Community Associations

The novel nature of condominium ownership, specifically the transition process, affects the statute of limitations analysis. The Planned Real Estate Development Full Disclosure Act requires that the developer of a condominium staff the board of trustees of an association and control the affairs of the association until seventy-five percent of the units in the development are sold.
Continue Reading How Transition Affects the Statute of Limitations Analysis

In New Jersey, construction defect claims are subject to a six-year statute of limitations, N.J.S.A. 2A:14-1, which is subject to the discovery rule, and a separate ten-year statute of absolute repose, N.J.S.A. 2A:14-1.1, after which potential causes of action no longer exist
Continue Reading How the Discovery Rule Affects the Statute of Limitations

A Board that acts in reliance upon advice of its experts and legal professionals cannot be held liable for negligence or breach of fiduciary duty if that advice turns out to be wrong.
Continue Reading When Can Individual Association Board Members Be Held Personally Liable For Actions of the Collective Board? Part 5

When liability for any of these breaches is imposed on an individual director or trustee, the issue of indemnification arises. In New Jersey, because condominium associations are generally organized as not-for-profit corporations under the Nonprofit Corporation Act, indemnification may be available to an officer of an entity organized under this Act provided that the officer (1) “acted in good faith and in a manner which the [officer] reasonably believed to be in or not opposed to the best interests of the corporation,” and (2) “with respect to an criminal proceeding, the [officer] had no reasonable cause to believe the conduct was unlawful.”
Continue Reading When Can Individual Association Board Members Be Held Personally Liable For Actions of the Collective Board? Part 4

New Jersey courts that have considered the application of the business judgment rule have concluded that the scope of judicial review of condominium association decisions is limited to a two-pronged test: (1) whether an association’s action was authorized by statute or its own bylaws and, if so, (2) whether the action was fraudulent, self-dealing or unconscionable. Thanasoulis, supra, 110 N.J. at 655; see also Chin v. Coventry Square Condo, 270 N.J. Super. 323, 328-29, (App. Div. 1994); Siller, supra, 93 N.J. at 382; Papalexiou v. Tower West Condo, 167 N.J. Super. 516, 527 (Ch. Div. 1979).
Continue Reading When Can Individual Association Board Members Be Held Personally Liable For Actions of the Collective Board? Part 3

Since condominium associations are generally organized as non-profit corporations under N.J.S.A. 15A:1-1 et seq., the New Jersey Nonprofit Corporation Act is quite instructive on a Board member’s standard of care.
Continue Reading When Can Individual Association Board Members Be Held Personally Liable For Actions of the Collective Board? Part 2

Like directors of corporations, members of association Boards enjoy various protections for the consequences of their business decisions. Essentially, in order for a Board member to be personally liable for an act of the Board, the Plaintiff would have to prove either (1) that the Board acted without authorization from the association’s governing documents, Condominium Act or other statute; or (2) that an authorized act of the Board was fraudulent, unconscionable or resulted in self-dealing. Generally, as long as a Board member acts in good-faith and makes informed decisions, he will be protected from personal liability by operation of the business judgment rule.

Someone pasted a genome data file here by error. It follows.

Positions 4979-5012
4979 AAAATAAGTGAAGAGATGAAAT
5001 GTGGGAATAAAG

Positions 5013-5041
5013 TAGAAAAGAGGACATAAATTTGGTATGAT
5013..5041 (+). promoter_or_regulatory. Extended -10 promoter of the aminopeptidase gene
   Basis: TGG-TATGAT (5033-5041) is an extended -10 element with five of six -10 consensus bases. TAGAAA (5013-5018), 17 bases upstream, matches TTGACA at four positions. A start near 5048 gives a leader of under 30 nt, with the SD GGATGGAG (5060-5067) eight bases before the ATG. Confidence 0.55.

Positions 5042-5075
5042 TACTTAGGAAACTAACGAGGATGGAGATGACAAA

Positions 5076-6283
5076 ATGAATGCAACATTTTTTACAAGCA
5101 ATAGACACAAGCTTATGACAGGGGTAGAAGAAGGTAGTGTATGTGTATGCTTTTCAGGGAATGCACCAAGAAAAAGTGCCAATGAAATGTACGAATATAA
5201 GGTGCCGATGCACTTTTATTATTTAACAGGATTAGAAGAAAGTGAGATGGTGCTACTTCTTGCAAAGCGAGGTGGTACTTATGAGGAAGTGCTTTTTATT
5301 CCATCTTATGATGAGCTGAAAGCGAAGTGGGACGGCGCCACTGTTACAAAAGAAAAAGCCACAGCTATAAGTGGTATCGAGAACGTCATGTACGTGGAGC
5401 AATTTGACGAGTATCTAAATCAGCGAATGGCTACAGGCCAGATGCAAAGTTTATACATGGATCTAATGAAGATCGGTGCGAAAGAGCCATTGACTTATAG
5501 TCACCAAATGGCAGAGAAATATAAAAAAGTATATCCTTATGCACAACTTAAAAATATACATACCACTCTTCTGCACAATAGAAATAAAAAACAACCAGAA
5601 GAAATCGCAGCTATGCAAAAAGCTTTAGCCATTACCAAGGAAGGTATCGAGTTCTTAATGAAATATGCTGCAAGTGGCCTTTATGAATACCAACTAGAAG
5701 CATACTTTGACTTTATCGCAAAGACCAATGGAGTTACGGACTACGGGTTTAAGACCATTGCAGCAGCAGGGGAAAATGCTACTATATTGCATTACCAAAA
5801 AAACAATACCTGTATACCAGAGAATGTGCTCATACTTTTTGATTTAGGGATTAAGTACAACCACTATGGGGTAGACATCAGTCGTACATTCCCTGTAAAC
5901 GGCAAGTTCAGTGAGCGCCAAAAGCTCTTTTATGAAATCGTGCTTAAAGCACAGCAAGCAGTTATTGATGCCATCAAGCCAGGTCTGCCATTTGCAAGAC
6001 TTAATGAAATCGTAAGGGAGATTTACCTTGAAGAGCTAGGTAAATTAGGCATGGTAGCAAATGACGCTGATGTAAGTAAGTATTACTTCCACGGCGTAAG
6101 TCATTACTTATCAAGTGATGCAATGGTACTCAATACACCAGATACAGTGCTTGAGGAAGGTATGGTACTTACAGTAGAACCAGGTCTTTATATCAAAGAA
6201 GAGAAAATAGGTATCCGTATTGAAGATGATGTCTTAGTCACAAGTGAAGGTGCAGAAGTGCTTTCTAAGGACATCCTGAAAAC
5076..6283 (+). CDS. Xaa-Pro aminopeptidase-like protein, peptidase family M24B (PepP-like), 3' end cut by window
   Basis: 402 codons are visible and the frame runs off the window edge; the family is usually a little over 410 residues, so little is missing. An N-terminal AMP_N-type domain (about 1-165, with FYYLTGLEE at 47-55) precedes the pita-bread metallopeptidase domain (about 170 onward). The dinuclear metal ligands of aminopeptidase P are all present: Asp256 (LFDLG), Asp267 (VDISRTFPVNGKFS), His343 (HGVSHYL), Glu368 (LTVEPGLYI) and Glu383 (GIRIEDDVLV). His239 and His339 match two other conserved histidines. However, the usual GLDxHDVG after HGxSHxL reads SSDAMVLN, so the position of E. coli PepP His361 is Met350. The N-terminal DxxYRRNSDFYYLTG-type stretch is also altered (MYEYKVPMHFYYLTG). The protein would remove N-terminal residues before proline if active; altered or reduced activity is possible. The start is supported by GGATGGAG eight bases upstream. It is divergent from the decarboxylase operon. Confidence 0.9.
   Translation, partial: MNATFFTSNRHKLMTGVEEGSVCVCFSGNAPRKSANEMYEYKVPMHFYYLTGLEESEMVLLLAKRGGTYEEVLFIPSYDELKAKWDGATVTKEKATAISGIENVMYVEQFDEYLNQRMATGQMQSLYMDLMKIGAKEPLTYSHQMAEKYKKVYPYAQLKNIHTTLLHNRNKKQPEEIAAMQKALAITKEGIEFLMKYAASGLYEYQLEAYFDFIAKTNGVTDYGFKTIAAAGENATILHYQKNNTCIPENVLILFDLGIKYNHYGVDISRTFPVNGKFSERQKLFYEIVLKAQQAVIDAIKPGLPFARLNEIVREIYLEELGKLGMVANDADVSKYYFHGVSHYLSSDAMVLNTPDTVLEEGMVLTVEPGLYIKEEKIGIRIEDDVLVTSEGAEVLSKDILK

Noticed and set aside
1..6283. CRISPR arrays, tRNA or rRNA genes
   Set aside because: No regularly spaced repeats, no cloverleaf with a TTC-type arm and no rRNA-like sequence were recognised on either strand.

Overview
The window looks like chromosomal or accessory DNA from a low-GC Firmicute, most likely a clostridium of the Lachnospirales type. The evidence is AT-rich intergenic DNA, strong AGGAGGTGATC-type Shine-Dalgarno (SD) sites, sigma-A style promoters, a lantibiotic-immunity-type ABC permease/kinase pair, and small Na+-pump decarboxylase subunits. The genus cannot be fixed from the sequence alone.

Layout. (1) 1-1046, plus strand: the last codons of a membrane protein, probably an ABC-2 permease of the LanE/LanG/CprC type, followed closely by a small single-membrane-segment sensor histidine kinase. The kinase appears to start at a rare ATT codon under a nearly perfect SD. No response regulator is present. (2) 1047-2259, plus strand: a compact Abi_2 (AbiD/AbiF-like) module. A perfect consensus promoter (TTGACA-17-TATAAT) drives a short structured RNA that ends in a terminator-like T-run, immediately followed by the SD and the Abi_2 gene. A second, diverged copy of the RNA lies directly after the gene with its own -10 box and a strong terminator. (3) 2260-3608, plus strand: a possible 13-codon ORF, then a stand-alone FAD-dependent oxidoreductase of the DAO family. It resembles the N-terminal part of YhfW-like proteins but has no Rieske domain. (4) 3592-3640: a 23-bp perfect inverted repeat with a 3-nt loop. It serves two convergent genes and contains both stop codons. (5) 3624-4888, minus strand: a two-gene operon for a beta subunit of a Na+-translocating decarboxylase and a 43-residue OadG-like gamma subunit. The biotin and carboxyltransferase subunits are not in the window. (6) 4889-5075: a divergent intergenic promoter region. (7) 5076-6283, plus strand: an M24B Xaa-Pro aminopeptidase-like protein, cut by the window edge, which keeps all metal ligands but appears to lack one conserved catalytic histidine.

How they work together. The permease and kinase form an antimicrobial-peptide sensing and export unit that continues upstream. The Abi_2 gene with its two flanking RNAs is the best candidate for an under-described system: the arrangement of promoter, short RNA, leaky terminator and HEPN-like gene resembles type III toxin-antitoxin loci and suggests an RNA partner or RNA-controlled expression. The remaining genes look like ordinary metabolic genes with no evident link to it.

Continue Reading When Can Individual Association Board Members Be Held Personally Liable For Actions of the Collective Board? Part 1

Transition is often confusing for condominium associations run by Boards populated with unit owners who are not attorneys and who have no prior experience going through the process. Upon transition of control of the condominium association’s board of directors from the sponsor-developer to the unit owners, a key responsibility of the Board is to engage the services of an engineer or architect to conduct an inspection of the common elements to determine if there are any deficiencies. One of the most important considerations for the Board in transition is spending the Association’s money wisely when it comes to engineering investigations
Continue Reading Transition By Condominium Associations: Focus of Engineering Investigation—Fiber Cement Claddings

How do engineers find this moisture damage without tearing off all of the brick and cast stone? They use moisture probes, which are inserted through the mortar joints in the brick and cast stone and into the sheathing and framing. These probes measure the amount of moisture inside the sheathing and framing.
Continue Reading Transition by Condominium Associations – Focus of Engineering Investigation – Part 2

Transition is often times a confusing issue for condominium associations run by Boards populated with unitowners who are not attorneys and who have no prior experience going through the process. Upon transition of control of the condo association board of directors from the sponsor-developer to the unitowners, a key responsibility of the Board is to engage the services of an engineer or architect to conduct an inspection of the common elements and building design to determine if there are any deficiencies.
Continue Reading Transition by Condominium Associations – Focus of Engineering Investigation